When I was a child there was a TV series called Dad’s Army. It was about the Home Guard in England - that was a group of folk who were older or medically unable to serve in the regular armed forces who came together to provide a sort of home army - the idea being that in the event of a German invasion, every available person would be needed and having trained units who knew the layout of their local area in detail would be a plus.
This was a comedy. Lance Corporal Jones was an older man who had served in the Army in the Boer War but he had a catch phrase - don’t panic. It was funny because when he was saying don’t panic he was usually running in circles waving his hands around, panicking. Had there been imminent danger he would not have been the sort of person who you wanted around to help.
That word which Jesus uses - terrified - also means do not let panic overtake you. After this election season this should be something we pay a lot of attention to. Panic, allowing fear to rule us, is a dangerous and ugly thing. For months we have had scaremongering and personal attacks. This election has been the most angry and polarising which many of us have experienced.
So what do we do. Jesus is clear to the Disciples - life will not always be easy, but don’t get caught up in spinning your own wheels. Listen to me so that I can speak for you.
This sort of reasoned response takes disciplined enough to stop and listen, to calm our own fearful voice in favor of listening to God’s. It is something which we, as Christians, are called to learn. We are called to be peacemakers, not hard negotiators and there is a difference. We are not here to find clever ways to make out faith fit our belief system we are here to face God, all together, with those who agree with us and those who do not. Learning that my neighbor who had opposing views to me can still love God as much as me is a hard lesson - because it points me to something outside myself.
That is not to say that everyone is always right - it is to say that we have to strive to be the non-anxious presence - to stop our own internal anxious dialogue long enough to engage in real conversation.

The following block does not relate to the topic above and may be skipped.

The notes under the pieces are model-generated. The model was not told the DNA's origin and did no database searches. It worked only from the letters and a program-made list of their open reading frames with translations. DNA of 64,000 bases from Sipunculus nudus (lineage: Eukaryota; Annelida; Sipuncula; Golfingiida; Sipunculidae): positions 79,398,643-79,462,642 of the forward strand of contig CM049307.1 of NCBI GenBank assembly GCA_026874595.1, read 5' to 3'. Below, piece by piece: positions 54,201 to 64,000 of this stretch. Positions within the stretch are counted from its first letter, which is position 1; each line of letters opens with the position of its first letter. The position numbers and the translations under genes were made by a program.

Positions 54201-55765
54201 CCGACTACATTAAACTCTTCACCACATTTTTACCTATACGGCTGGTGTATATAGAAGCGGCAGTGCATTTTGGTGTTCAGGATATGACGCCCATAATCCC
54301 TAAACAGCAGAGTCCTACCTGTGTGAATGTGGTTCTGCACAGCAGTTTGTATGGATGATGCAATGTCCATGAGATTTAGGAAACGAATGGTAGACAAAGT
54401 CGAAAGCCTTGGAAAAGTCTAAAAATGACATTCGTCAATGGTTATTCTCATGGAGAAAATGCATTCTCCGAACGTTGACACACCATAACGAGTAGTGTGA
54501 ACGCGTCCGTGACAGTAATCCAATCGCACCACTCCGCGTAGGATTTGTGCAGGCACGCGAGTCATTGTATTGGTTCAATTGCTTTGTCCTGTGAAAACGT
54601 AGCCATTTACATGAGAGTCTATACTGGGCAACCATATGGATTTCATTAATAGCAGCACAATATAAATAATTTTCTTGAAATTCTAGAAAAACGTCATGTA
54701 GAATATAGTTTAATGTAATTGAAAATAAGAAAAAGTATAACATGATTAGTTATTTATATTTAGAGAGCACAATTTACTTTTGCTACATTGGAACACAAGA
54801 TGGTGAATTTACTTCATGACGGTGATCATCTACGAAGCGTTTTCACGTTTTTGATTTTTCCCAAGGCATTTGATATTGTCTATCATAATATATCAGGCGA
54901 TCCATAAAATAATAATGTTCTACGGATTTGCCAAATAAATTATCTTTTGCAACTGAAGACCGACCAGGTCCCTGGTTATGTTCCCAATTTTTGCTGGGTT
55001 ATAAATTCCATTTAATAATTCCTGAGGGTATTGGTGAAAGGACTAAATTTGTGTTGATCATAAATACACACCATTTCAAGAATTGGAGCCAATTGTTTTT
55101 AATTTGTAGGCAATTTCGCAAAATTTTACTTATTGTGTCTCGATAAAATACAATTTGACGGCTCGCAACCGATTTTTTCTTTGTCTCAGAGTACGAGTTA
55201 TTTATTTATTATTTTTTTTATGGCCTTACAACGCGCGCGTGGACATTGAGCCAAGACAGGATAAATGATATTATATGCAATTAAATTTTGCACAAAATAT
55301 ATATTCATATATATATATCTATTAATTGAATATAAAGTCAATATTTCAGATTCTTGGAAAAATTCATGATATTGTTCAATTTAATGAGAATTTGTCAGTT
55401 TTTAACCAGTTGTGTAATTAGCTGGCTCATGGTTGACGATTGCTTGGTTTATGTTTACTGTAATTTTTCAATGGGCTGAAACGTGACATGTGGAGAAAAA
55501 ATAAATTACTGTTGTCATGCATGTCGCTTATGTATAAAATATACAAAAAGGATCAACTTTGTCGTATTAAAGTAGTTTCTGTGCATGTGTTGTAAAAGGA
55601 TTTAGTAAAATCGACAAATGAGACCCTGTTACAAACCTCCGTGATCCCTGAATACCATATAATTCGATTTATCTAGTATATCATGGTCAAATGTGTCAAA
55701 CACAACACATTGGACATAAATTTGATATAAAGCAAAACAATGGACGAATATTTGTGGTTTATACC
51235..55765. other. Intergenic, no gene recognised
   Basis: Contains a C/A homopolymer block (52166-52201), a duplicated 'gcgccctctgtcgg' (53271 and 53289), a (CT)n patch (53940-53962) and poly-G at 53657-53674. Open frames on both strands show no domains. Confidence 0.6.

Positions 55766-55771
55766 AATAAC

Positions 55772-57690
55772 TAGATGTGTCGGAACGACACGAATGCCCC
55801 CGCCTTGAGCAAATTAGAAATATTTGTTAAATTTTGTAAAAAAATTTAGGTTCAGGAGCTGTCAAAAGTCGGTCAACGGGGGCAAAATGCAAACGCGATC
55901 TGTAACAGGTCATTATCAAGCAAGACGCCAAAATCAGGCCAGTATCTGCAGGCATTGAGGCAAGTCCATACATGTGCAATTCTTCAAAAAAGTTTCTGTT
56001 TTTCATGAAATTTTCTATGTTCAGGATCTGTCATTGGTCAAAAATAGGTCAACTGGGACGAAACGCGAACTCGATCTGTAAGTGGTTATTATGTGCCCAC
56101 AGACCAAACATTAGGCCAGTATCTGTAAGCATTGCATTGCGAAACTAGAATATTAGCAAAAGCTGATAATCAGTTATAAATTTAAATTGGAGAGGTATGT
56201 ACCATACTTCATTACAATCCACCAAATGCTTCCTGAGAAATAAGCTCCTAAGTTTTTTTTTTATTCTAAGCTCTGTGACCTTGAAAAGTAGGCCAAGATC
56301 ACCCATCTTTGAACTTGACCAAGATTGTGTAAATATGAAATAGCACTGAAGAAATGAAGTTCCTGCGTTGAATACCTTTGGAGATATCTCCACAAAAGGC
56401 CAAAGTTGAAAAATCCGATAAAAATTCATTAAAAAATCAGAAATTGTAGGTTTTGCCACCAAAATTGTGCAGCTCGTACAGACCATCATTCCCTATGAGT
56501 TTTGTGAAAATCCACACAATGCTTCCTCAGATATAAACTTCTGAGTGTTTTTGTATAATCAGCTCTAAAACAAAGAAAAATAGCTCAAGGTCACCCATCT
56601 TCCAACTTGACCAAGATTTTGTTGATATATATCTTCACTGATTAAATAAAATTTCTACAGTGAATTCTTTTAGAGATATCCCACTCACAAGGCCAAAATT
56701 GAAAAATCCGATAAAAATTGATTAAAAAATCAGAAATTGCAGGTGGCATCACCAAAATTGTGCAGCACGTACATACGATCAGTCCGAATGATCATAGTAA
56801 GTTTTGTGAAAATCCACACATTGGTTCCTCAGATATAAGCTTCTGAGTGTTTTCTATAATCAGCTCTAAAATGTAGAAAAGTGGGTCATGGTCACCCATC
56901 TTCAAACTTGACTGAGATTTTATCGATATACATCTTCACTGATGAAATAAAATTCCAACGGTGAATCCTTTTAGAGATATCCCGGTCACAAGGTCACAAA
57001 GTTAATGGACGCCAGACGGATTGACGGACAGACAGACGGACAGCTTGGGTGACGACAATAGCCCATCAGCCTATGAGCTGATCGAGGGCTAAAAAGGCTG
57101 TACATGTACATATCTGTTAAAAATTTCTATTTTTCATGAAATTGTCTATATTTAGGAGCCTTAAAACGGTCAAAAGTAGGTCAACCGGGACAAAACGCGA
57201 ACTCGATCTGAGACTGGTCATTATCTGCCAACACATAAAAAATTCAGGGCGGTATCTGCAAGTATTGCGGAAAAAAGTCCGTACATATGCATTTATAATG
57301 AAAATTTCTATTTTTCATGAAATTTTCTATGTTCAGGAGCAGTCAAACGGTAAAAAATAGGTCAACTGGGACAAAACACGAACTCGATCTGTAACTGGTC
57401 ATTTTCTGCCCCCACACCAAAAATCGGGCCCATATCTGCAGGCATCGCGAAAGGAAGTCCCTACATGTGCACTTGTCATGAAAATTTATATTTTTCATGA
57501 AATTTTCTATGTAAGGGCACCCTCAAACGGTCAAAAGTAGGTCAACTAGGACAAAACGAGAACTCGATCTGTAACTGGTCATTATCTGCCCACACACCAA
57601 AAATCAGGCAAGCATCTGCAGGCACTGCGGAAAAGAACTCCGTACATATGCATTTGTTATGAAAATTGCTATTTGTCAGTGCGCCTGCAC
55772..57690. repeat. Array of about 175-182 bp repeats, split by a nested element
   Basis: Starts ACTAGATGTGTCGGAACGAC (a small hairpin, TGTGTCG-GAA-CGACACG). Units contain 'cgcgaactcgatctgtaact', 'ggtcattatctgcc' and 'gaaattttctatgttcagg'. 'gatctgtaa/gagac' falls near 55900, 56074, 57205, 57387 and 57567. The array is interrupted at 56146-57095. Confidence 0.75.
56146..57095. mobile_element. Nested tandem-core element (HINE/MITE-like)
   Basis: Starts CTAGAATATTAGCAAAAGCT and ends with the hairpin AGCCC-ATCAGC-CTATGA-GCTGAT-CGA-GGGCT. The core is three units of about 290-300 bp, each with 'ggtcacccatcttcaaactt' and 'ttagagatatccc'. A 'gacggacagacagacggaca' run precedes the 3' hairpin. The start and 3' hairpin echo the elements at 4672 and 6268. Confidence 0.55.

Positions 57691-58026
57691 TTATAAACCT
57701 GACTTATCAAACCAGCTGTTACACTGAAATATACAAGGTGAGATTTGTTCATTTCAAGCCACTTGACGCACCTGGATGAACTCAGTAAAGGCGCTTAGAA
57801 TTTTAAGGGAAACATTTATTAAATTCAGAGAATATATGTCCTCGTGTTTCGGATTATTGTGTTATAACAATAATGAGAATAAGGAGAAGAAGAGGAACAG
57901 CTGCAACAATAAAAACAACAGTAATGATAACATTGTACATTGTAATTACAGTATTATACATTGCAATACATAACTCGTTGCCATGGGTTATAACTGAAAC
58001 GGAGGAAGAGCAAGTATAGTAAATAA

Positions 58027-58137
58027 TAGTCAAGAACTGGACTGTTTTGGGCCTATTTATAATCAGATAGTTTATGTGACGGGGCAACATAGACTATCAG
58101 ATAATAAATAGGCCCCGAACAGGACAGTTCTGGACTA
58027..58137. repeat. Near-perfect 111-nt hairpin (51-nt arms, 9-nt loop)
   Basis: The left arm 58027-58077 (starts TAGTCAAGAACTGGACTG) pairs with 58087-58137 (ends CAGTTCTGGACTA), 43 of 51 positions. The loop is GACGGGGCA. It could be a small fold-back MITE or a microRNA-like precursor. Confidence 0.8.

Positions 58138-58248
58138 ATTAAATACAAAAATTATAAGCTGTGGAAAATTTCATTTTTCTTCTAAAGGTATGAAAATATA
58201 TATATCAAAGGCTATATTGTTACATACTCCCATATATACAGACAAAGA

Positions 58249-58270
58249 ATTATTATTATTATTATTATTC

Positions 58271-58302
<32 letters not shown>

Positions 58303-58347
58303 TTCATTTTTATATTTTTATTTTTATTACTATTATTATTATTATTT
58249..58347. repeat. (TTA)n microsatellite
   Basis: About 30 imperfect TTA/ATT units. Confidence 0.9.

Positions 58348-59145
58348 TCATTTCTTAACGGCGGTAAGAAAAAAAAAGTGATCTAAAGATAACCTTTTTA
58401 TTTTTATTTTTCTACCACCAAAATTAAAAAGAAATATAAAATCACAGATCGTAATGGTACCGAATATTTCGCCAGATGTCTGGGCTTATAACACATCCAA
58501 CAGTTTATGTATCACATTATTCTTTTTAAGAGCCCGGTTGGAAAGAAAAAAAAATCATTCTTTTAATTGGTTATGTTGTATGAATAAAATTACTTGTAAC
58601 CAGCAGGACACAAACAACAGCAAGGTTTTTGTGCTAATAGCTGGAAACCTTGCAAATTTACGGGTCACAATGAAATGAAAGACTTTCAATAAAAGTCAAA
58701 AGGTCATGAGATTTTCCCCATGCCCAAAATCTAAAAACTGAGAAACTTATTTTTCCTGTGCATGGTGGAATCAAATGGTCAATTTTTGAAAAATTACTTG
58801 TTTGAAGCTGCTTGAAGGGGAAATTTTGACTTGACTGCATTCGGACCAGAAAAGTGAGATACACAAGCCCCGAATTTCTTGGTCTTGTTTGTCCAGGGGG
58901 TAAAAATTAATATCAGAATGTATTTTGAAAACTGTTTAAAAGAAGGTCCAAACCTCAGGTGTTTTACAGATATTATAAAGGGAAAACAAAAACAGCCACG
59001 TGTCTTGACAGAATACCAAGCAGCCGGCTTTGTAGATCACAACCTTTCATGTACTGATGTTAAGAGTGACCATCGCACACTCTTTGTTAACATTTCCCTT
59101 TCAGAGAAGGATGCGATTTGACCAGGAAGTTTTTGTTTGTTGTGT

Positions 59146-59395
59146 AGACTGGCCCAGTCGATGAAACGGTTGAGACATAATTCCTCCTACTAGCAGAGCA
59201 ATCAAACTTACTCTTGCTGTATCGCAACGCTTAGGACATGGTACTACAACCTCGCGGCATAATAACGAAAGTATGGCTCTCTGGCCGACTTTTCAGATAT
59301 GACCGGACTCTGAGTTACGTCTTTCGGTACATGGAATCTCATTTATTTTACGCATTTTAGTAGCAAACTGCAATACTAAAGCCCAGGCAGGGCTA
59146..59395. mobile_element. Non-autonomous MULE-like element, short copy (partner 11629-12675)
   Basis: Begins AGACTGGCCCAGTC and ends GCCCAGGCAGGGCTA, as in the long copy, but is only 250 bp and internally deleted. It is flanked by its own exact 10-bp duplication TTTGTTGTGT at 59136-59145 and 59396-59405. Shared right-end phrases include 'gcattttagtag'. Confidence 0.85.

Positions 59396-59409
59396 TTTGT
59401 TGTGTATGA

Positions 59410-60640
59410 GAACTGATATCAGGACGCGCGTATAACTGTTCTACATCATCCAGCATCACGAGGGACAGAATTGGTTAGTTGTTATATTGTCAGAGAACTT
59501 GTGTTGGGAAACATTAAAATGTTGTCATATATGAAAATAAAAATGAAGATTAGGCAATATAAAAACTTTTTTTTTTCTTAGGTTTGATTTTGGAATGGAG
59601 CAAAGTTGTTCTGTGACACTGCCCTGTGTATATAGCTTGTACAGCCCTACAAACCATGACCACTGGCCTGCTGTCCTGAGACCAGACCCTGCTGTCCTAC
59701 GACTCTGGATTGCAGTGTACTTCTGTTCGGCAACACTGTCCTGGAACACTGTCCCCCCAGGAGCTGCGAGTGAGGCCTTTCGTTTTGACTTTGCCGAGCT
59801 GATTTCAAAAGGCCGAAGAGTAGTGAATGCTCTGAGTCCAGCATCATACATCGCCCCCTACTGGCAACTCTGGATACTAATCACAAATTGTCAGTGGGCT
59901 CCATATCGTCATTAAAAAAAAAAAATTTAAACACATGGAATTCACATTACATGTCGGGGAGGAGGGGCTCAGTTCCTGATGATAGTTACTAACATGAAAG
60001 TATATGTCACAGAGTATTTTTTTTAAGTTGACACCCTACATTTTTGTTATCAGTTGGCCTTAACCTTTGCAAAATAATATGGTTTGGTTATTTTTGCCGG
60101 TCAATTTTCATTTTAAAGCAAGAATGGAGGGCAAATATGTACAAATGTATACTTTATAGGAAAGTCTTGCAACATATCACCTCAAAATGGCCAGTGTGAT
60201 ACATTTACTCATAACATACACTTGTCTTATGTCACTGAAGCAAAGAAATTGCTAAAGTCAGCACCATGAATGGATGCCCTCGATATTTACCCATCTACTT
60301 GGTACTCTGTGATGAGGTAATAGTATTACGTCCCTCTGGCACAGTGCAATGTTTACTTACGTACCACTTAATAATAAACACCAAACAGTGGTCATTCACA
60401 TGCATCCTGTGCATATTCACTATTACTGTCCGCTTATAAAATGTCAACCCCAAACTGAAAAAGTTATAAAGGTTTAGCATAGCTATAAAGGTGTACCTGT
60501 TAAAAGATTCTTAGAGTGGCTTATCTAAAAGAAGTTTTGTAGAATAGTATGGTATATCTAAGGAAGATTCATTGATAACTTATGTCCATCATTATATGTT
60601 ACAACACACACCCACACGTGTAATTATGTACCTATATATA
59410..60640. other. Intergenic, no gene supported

To whom are we looking to for our voice? To whom are we listening to for our wisdom? Where have we twisted God into a version of our own needs and desires and forgotten that is not how God works at all? I would hazard a guess that there are not many people in here who did not feel angry at some point over the past few weeks about some aspect of politics. My guess is there are some here who might have had some interesting (and loud, perhaps) conversations over the candidates and parties.
There are always going to be tough times and times of argument, but as we go through life we have to learn who we are and how we react in those times. Do we panic and flail and fall back on the worst possible version of ourselves or can we learn to pause and put ourselves aside, if only for long enough to ask God to come in. When I pray for God’s help I am not writing off my values and opinions, I am just turning myself in the right direction. That is what all of us do week by week when we come to the altar – we turn ourselves in the right direction – the trick is to keep ourselves that way as we go through our day to day life.
As we move forward together, listen. Become a safe and holy space for a world which is confused and hurting. Hold that direction which you find here before you. Try to pay attention to how you are feeling, how things are affecting you and stop long enough to breathe a prayer.
“Do not prepare what you are going to say,” said Jesus, “I will speak for you.” Create a peace into which Jesus can speak and pray always for God to calm you and guide you in all your ways.